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|Figure 2: Apical view of the heart. The depth of the aortic valve is 10 cm. Note that all three leaflets of the aortic valve can be seen as hyperechoic structures. The aortic outflow tract is located just far field from the valve. The stenotic mitral valve is just to the right of the aortic valve. AV: Aortic valve, MV: Mitral valve|
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The patient described herein underwent a comprehensive transthoracic echocardiogram after admission which redemonstrated the findings made on ultrasound in the emergency department.
Causes of ventricular tachycardia include long QT syndromes, hyperkalemia, cardiac ischemia, heart failure, and aortic stenosis. In patients with unstable ventricular tachycardia, treatment involves synchronized cardioversion and an amiodarone infusion. In a patient on hemodialysis, other potential causes of arrhythmias such as hyperkalemia, fluid overload, or other metabolic disturbances can cloud the clinical picture when choosing emergent treatment in the setting of hemodynamic instability. As this case demonstrated, bedside ultrasound can help identify cardiac abnormalities which can focus a broad-based differential into a specific treatment plan.
Aortic stenosis should be suspected in patients presenting with syncope, angina, and heart failure. Atrial fibrillation and nonsustained ventricular tachycardia are common arrhythmias associated with aortic stenosis. Patients with aortic stenosis often have ventricular tachycardia during syncopal episodes. It is critical to remember that patients with aortic stenosis are preload dependent and require aggressive fluid support to maintain their cardiac output. Atrial fibrillation typically causes more severe symptoms in the setting of aortic stenosis due to the noncompliant left ventricle and the resulting greater need for atrial contraction.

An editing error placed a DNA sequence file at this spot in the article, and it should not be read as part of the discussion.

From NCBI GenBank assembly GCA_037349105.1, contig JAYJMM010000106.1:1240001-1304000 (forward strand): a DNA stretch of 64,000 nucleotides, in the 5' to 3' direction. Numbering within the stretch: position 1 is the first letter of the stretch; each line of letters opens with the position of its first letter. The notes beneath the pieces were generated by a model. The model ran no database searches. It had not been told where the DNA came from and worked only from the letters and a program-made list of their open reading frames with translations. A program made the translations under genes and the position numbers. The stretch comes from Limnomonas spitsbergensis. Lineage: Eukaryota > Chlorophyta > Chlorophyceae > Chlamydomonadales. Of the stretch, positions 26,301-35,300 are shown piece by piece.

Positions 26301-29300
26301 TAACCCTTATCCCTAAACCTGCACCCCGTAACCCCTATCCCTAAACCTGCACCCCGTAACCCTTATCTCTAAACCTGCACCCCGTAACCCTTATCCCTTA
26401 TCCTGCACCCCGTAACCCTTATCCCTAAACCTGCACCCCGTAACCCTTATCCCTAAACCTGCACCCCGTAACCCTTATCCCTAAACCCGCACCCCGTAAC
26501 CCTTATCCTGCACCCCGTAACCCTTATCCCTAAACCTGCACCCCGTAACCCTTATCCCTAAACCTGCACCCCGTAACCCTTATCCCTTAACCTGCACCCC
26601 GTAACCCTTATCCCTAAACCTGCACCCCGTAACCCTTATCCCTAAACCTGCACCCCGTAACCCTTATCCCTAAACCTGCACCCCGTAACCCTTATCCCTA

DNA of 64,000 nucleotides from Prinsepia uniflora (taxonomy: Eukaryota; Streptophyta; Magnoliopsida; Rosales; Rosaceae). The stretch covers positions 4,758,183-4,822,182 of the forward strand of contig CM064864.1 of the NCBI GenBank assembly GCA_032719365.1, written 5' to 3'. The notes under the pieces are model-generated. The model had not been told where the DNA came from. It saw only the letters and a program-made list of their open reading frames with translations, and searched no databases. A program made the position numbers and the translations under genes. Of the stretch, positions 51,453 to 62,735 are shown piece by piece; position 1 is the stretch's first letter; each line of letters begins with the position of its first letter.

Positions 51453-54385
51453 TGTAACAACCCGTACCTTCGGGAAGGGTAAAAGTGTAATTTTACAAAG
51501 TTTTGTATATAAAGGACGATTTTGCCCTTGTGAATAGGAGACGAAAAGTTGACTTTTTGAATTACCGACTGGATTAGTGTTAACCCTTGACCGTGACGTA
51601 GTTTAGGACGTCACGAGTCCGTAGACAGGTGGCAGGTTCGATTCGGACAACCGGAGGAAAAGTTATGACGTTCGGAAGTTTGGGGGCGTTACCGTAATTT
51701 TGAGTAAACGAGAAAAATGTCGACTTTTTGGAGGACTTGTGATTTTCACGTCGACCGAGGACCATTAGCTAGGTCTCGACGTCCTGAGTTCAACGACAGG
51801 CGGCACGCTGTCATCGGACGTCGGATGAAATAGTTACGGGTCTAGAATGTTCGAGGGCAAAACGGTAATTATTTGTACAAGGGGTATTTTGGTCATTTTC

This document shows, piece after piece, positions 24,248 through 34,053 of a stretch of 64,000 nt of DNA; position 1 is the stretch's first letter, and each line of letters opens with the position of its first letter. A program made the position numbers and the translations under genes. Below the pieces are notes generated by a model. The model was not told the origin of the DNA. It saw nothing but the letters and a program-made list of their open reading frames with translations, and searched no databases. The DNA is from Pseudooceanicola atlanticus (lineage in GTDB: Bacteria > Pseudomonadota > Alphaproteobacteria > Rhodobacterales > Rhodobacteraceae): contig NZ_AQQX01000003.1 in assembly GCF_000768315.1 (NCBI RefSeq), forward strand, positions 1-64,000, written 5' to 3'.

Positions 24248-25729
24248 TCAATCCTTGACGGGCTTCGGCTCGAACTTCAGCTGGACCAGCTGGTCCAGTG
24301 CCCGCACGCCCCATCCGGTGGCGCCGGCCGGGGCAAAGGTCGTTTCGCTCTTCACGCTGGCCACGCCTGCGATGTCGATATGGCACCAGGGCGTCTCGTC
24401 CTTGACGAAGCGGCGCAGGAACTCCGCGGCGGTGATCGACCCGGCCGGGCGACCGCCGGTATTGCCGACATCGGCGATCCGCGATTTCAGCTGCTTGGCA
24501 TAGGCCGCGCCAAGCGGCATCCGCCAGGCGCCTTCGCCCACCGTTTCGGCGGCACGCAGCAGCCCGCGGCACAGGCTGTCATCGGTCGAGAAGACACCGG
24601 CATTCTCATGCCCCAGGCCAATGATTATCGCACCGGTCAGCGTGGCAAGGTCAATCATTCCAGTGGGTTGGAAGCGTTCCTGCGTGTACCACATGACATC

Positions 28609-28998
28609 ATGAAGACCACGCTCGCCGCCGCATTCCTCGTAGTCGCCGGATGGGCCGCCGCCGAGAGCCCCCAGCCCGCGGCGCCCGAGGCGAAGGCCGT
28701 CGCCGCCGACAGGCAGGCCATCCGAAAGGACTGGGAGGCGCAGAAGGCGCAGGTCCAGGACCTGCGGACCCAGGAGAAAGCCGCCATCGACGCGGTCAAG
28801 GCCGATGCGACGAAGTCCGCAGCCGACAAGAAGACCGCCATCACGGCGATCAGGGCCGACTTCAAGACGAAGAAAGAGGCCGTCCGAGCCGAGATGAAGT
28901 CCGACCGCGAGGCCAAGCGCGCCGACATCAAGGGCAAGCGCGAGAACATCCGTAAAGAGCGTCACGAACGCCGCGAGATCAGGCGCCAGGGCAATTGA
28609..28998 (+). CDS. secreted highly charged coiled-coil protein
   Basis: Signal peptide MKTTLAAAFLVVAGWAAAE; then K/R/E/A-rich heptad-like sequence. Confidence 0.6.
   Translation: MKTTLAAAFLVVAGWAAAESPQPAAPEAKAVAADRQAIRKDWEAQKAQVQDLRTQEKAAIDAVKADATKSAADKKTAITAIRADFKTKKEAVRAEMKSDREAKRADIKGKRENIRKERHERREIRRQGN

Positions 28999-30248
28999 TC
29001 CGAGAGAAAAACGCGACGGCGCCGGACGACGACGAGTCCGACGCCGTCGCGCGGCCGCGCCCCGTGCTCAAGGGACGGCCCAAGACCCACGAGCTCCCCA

Declaration of patient consent
The authors certify that they have obtained all appropriate patient consent forms. In the form the patient(s) has/have given his/her/their consent for his/her/their images and other clinical information to be reported in the journal. The patients understand that their names and initials will not be published and due efforts will be made to conceal their identity, but anonymity cannot be guaranteed.
Justifications for republishing this scholarly content include as follows: (a) the phasing out of the original publication – the OPUS 12 Scientist and (b) wider dissemination of the research outcome(s) and the associated scientific knowledge.
Financial support and sponsorship
Conflicts of interest
There are no conflicts of interest.
| References|| |
American College of Emergency Physicians. Emergency ultrasound guidelines. Ann Emerg Med 2009;53:550-70.
Labovitz AJ, Noble VE, Bierig M, Goldstein SA, Jones R, Kort S, et al.
Focused cardiac ultrasound in the emergent setting: A consensus statement of the American Society of Echocardiography and American College of Emergency Physicians. J Am Soc Echocardiogr 2010;23:1225-30.
Sorgato A, Faggiano P, Aurigemma GP, Rusconi C, Gaasch WH. Ventricular arrhythmias in adult aortic stenosis: Prevalence, mechanisms, and clinical relevance. Chest 1998;113:482-91.
Schwartz LS, Goldfischer J, Sprague GJ, Schwartz SP. Syncope and sudden death in aortic stenosis. Am J Cardiol 1969;23:647-58.
[Figure 1], [Figure 2]